Rental properties are the new gold in China for overseas investment funds
Increasing residential prices, decreasing housing affordability and a highly mobile workforce are driving China’s rental market boom, according to a recent Savills report
Overseas private equity funds have been piling into China’s rental flat sector in the past few months, on the back of strong government support and shifting consumption patterns among the younger generation.
Tiger Global Management, a US-based global investment firm, led a US$70 million financing round on Beijing-based rental flat operator Danke Gongyu on Wednesday. That followed a batch of local and global funds that closed a US$100 million financing on Danke in February, all of whom participated in the latest June round.
GIC Private, a Singapore sovereign wealth fund, in May co-launched a platform with Nova Property Investment to acquire long-term home projects with an initial US$676 million fund. GIC will also take a minority stake in the Shanghai-based flat brand.
Nova itself was co-founded by global private equity firm Warburg Pincus and Chinese entrepreneur Wang Qian in 2015. Warburg Pincus also invested in Mofang, an institutional rental flat company, and Ziroom, a spin-off of HomeLink, China’s largest property agency.
GIC was “attracted by the promising outlook of China’s fast-growing rental flat sector,” said Lee Kok Sun, chief investment officer at the fund’s real estate division. “There is a large and growing population of renters within our target income group, with a limited supply of quality institutionally-owned and professionally-managed projects.”
Other global private equity firms have made similar comments when announcing their deals.
China’s market of 190 million renters will grow to 250 million by 2025, reflecting a value of 2.9 trillion yuan (US$452.88 million), according to a report by Homelink.
Savills in a recent report noted increasing residential prices, decreasing housing affordability, a highly mobile workforce as well as “a younger, more spendthrift demographic that prefer to invest in stocks than bricks and mortar” as factors driving the rental market.
In a nod to millennial-generation renters, many flat operators in China feature small rooms, standardised management services, amenities such as gyms and cafes, and comfortable public spaces for socialising. Many said they target urban professionals with disposable income. Rental rates are generally 15 to 30 per cent higher than comparable spaces nearby.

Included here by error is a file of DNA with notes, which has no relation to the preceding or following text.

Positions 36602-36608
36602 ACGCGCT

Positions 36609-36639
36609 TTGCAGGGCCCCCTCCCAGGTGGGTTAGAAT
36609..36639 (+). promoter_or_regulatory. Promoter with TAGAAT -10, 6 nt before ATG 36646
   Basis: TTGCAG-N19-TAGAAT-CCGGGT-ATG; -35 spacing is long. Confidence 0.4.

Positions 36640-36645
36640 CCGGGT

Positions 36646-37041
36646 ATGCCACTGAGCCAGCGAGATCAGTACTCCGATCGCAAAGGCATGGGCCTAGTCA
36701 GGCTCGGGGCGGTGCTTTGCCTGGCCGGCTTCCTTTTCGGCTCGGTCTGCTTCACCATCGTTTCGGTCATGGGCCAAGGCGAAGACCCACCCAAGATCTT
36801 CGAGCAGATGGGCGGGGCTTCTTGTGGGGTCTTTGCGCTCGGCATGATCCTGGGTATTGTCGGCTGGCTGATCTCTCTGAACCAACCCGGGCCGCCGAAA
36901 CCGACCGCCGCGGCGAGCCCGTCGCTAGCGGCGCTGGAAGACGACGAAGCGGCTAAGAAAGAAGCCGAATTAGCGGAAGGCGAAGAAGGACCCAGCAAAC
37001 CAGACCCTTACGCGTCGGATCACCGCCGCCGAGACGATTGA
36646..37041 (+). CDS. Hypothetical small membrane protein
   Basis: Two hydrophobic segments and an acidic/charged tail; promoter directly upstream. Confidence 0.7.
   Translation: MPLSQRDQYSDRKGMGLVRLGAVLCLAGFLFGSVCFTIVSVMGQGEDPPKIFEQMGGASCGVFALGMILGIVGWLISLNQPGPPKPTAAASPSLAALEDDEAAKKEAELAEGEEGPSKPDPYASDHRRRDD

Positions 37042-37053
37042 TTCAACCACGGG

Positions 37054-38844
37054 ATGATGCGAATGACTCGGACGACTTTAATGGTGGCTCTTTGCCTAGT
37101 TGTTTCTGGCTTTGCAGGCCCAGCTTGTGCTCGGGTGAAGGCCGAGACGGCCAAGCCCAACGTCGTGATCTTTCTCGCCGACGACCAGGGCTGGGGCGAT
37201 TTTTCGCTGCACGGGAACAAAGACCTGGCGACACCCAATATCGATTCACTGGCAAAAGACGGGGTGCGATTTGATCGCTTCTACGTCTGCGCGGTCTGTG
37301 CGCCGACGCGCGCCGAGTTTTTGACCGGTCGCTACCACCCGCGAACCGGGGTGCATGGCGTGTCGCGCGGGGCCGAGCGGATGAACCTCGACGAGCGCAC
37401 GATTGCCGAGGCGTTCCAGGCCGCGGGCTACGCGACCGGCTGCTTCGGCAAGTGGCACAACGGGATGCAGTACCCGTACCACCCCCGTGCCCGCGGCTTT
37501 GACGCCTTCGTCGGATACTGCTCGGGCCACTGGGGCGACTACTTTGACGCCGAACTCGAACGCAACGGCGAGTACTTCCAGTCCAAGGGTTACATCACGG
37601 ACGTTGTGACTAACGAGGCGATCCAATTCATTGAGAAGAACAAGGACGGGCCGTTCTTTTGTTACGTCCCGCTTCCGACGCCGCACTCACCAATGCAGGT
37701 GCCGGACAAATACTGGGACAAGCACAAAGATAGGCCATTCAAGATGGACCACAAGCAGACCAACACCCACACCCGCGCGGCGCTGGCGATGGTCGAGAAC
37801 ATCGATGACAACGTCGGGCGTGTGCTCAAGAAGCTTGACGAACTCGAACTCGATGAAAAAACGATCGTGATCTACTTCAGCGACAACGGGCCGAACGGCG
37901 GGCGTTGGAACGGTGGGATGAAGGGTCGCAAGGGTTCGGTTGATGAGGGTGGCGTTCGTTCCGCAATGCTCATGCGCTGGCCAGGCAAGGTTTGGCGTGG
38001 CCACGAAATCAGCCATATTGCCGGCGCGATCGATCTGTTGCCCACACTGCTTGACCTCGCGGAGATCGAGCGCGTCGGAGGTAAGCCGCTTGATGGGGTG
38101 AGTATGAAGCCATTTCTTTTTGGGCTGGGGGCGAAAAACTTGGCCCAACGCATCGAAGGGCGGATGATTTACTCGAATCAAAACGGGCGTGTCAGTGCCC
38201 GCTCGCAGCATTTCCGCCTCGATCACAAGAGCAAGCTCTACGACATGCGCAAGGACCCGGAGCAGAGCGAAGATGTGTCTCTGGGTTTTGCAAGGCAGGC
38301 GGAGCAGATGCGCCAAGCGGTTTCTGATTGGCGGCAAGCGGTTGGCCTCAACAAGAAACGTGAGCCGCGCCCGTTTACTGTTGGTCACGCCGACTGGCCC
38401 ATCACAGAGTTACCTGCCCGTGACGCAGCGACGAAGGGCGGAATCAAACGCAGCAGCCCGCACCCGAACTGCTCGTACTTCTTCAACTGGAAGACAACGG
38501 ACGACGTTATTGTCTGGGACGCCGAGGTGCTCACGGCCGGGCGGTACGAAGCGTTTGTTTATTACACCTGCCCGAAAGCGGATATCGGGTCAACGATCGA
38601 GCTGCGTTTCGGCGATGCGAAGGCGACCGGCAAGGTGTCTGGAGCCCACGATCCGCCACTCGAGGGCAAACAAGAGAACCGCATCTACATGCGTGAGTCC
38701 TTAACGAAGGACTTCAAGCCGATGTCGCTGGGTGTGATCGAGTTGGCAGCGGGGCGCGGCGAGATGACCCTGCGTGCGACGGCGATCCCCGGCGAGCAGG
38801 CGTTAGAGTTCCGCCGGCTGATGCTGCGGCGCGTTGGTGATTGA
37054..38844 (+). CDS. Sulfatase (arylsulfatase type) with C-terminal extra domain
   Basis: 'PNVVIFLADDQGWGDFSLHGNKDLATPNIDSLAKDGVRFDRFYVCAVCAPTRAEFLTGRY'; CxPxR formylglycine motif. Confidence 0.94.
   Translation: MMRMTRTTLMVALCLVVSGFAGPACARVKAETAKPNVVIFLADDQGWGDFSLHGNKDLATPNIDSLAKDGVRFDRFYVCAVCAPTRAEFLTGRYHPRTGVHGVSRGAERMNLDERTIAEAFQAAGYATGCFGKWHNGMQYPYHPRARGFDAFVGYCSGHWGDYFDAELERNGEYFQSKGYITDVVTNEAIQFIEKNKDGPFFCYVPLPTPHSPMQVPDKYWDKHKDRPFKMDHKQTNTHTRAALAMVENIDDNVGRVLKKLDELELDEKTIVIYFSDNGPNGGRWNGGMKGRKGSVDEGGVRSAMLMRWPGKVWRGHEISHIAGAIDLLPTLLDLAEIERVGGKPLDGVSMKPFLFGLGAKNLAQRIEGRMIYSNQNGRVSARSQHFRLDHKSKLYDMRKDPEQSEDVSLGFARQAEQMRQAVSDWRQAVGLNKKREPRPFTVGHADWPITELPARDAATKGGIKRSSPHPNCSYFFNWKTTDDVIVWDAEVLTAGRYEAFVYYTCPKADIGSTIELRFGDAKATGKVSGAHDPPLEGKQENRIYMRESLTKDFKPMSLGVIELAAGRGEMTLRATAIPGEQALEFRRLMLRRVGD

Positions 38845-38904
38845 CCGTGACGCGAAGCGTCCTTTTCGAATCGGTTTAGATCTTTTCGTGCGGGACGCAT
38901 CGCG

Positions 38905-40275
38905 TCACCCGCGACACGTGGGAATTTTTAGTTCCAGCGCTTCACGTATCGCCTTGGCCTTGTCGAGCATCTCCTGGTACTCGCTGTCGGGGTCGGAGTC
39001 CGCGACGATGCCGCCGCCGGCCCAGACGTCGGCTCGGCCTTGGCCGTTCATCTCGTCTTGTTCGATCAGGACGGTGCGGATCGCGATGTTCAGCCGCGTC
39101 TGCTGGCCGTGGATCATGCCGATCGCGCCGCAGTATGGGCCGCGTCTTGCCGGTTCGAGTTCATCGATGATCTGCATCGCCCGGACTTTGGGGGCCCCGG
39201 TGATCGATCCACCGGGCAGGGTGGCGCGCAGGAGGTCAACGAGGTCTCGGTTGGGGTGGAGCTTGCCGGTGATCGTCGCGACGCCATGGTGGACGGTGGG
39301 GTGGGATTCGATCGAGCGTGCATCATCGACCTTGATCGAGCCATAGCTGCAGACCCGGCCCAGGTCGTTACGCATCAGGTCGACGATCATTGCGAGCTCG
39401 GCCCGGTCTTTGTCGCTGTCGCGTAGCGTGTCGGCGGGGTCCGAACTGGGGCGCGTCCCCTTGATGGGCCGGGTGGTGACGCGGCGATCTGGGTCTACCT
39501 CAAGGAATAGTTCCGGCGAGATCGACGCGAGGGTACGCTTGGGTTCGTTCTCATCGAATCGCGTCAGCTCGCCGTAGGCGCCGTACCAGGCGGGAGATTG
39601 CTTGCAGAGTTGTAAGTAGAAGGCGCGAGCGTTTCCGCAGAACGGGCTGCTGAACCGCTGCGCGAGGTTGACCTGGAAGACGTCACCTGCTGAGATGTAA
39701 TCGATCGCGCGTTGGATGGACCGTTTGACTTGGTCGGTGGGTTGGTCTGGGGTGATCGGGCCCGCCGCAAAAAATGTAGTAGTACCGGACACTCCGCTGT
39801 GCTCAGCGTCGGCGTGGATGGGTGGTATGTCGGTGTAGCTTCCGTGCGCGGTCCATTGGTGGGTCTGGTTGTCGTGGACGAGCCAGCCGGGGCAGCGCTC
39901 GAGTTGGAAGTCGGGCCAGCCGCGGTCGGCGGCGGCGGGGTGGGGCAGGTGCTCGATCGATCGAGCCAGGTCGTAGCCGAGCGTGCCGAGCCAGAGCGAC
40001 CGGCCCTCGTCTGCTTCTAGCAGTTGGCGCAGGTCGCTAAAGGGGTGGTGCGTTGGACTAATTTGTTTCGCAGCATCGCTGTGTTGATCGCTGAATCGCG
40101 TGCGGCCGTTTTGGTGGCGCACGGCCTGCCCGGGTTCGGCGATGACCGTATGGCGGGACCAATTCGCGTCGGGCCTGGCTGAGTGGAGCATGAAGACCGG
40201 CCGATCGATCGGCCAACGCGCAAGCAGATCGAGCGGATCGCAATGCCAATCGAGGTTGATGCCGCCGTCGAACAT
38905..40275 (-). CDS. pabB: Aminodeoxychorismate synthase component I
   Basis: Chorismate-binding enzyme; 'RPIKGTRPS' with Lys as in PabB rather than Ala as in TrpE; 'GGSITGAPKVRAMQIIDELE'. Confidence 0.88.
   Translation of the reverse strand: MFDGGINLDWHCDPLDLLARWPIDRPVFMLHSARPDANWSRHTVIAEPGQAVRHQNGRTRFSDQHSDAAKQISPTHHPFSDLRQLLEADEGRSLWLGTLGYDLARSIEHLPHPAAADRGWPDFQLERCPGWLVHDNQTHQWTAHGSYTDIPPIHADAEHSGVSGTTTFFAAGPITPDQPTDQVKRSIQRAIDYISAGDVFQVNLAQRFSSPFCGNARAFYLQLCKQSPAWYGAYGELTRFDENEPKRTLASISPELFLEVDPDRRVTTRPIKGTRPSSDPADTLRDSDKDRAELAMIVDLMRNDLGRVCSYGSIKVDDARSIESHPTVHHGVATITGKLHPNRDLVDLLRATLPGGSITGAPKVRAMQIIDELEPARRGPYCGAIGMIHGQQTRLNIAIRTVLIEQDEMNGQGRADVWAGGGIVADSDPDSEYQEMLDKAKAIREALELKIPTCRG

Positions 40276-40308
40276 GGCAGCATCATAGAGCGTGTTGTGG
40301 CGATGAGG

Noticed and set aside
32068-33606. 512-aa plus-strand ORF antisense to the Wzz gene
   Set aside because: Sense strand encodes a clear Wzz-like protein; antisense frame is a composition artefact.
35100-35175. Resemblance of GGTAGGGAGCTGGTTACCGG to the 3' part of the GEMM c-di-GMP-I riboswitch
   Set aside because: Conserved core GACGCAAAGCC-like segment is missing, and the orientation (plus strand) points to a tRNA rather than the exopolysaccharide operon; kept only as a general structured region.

“The logic is simple. So many urban professionals can’t afford a home, but want a quality life,” said Huang Haibin, Harbour’s founder and CEO.
Most start-ups operate on an “asset-light” model, under which they don’t own the properties but sign long-term lease contracts with landlords, renovate and sub-lease them, and then profit on the rental spread.
But Huang said he expects non-rental income, such as the fees paid by e-commerce companies, will account for up to 40 per cent of revenue if the room numbers reach large scale, or around 500,000. Currently Harbour runs about 15,000 rooms in top cities and rent is the main revenue generator.
Huang said it was possible to extract additional value from renters, much in the same way that other e-commerce companies provide additional services under the platform model.
“We can sell them a variety of things. The logic is the same with private equity firms investing in bike renting start-ups, or Alibaba investing in physical retail stores,” Huang said.
Some start-ups are also moving into “asset-heavy” territory, hoping to reap asset appreciation. The GIC-Nova platform is the latest example. Harbour has also co-launched funds with Gaw and other Chinese institutions to acquire assets.
Some private equity firms have also co-founded rental flat brands with hotel management groups. For example, IDG Capital co-launched Cjia in 2015 with Huazhu Hotel Group, a Shanghai-based firm.
“For a hotel group it is very natural to extend its business to the rental flat market,” said Jiang Weidong, general manager of Cjia. “Design, building and operation is similar.”
Cjia even provides a one-night option for tenants, but Jiang said most people choose six-month as it’s the shortest lease that offers a big discount.
Jiang said CJIA gets support from Huazhu from many aspects, including project acquirement, design, marketing, IT and membership management. Cjia’s strength, as a hotel-backed startup, is its operation.
“We emphasise a lot on hygiene and safety. It sounds dull but in practise not easy,” he said.